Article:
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Basic Information on flint
Purpose: Fortran source code verifier
Flint is a FORTRAN checker, producing warnings about non-standard,
possibly incorrect or poor FORTRAN code.
Flint takes a large number of flags, to attempt to keep the error
messages that it generates down to manageable proportions. The
command format is:
flint [-acdfhjkrsux2?] [-I dir] [-o file] [-l] file ...
a make crude list of all variables used
c Allow comments and continuation lines to be interwoven.
Normally flint flags this as an error.
d Do not insist that variables are always explicitly declared.
f Disable "line checks".
h Crude treatment of hollerith.
k Do not warn about COMMON block alignment problems.
j Do not check if a variable has been initialised.
r Do not warn about seemingly redundant variables.
s Load the definitions of specific functions and FORTRAN-IV
u Do not worry about unused variables.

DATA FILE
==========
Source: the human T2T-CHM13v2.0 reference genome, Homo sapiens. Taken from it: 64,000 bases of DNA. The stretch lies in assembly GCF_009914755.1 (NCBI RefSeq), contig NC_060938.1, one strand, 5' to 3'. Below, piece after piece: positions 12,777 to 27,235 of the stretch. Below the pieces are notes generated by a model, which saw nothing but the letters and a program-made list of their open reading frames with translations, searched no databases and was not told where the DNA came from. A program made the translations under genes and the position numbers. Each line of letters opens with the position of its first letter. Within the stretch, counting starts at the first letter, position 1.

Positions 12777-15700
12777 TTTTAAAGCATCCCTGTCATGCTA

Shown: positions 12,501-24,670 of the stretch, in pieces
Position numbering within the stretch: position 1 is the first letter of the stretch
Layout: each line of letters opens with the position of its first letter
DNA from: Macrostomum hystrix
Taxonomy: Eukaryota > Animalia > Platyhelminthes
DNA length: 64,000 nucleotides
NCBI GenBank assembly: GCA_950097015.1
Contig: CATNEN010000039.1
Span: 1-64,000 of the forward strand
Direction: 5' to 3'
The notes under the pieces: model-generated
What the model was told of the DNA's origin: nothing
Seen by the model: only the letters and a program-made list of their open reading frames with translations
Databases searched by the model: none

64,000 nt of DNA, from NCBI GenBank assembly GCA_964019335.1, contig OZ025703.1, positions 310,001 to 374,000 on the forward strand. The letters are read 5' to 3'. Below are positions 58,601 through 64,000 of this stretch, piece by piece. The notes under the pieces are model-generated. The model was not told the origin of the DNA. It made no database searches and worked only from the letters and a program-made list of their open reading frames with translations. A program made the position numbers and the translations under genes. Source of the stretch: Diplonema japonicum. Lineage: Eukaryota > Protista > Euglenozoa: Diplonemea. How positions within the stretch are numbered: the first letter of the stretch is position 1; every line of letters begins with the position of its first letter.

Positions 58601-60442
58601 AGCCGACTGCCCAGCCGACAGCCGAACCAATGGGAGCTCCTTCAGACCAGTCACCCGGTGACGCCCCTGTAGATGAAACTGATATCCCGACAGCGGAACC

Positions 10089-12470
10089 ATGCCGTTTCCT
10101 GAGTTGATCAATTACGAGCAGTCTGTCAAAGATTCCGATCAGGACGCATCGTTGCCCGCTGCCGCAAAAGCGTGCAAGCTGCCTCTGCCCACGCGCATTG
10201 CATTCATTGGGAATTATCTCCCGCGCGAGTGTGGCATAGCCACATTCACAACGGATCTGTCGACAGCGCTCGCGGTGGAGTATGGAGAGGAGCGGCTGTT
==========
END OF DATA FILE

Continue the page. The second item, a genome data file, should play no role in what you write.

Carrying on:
x Allow names longer than 8 characters.
2 Flint performs two passes.
? Print a message describing the flags.
o Generate output file giving subroutine definitions only. The
next command line argument gives the output file name.
l The following file is to be processed in "library mode". This
means that the file is not echoed to flint.log, and that errors
detected are to be ignored.
I add a directory to search for include files.
i Equivalent to "I".
Flint is NOT intended to replace compiler checks. Flint is blind
to much bad code that any compiler will pick up. However you might
find flint's log file useful when doing initial source code corrections
after writing a piece of code.